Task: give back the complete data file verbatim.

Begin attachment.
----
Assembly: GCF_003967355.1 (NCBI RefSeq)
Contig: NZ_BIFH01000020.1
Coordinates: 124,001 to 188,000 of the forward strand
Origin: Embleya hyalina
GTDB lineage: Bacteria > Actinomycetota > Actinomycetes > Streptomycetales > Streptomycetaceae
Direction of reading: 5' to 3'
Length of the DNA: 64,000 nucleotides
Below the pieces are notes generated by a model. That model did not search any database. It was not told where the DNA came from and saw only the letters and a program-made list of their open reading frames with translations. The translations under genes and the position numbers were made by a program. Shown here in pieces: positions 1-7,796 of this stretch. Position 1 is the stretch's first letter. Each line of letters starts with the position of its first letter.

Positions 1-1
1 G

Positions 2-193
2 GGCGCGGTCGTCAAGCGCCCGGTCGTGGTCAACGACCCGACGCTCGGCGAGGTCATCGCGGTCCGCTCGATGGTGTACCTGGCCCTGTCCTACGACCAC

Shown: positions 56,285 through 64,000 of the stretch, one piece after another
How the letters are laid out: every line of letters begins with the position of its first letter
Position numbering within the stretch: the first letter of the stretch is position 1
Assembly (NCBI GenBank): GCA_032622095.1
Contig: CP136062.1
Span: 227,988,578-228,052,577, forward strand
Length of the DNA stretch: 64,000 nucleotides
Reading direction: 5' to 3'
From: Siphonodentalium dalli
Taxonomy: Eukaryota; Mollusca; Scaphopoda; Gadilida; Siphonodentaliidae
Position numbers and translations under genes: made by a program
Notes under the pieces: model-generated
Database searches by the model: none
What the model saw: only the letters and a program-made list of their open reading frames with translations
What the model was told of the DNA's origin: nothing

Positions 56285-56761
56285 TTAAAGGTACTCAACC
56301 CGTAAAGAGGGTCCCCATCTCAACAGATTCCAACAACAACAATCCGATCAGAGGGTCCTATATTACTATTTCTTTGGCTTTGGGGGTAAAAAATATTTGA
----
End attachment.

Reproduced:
Assembly: GCF_003967355.1 (NCBI RefSeq)
Contig: NZ_BIFH01000020.1
Coordinates: 124,001 to 188,000 of the forward strand
Origin: Embleya hyalina
GTDB lineage: Bacteria > Actinomycetota > Actinomycetes > Streptomycetales > Streptomycetaceae
Direction of reading: 5' to 3'
Length of the DNA: 64,000 nucleotides
Below the pieces are notes generated by a model. That model did not search any database. It was not told where the DNA came from and saw only the letters and a program-made list of their open reading frames with translations. The translations under genes and the position numbers were made by a program. Shown here in pieces: positions 1-7,796 of this stretch. Position 1 is the stretch's first letter. Each line of letters starts with the position of its first letter.

Positions 1-1
1 G

Positions 2-193
2 GGCGCGGTCGTCAAGCGCCCGGTCGTGGTCAACGACCCGACGCTCGGCGAGGTCATCGCGGTCCGCTCGATGGTGTACCTGGCCCTGTCCTACGACCAC

Shown: positions 56,285 through 64,000 of the stretch, one piece after another
How the letters are laid out: every line of letters begins with the position of its first letter
Position numbering within the stretch: the first letter of the stretch is position 1
Assembly (NCBI GenBank): GCA_032622095.1
Contig: CP136062.1
Span: 227,988,578-228,052,577, forward strand
Length of the DNA stretch: 64,000 nucleotides
Reading direction: 5' to 3'
From: Siphonodentalium dalli
Taxonomy: Eukaryota; Mollusca; Scaphopoda; Gadilida; Siphonodentaliidae
Position numbers and translations under genes: made by a program
Notes under the pieces: model-generated
Database searches by the model: none
What the model saw: only the letters and a program-made list of their open reading frames with translations
What the model was told of the DNA's origin: nothing

Positions 56285-56761
56285 TTAAAGGTACTCAACC
56301 CGTAAAGAGGGTCCCCATCTCAACAGATTCCAACAACAACAATCCGATCAGAGGGTCCTATATTACTATTTCTTTGGCTTTGGGGGTAAAAAATATTTGA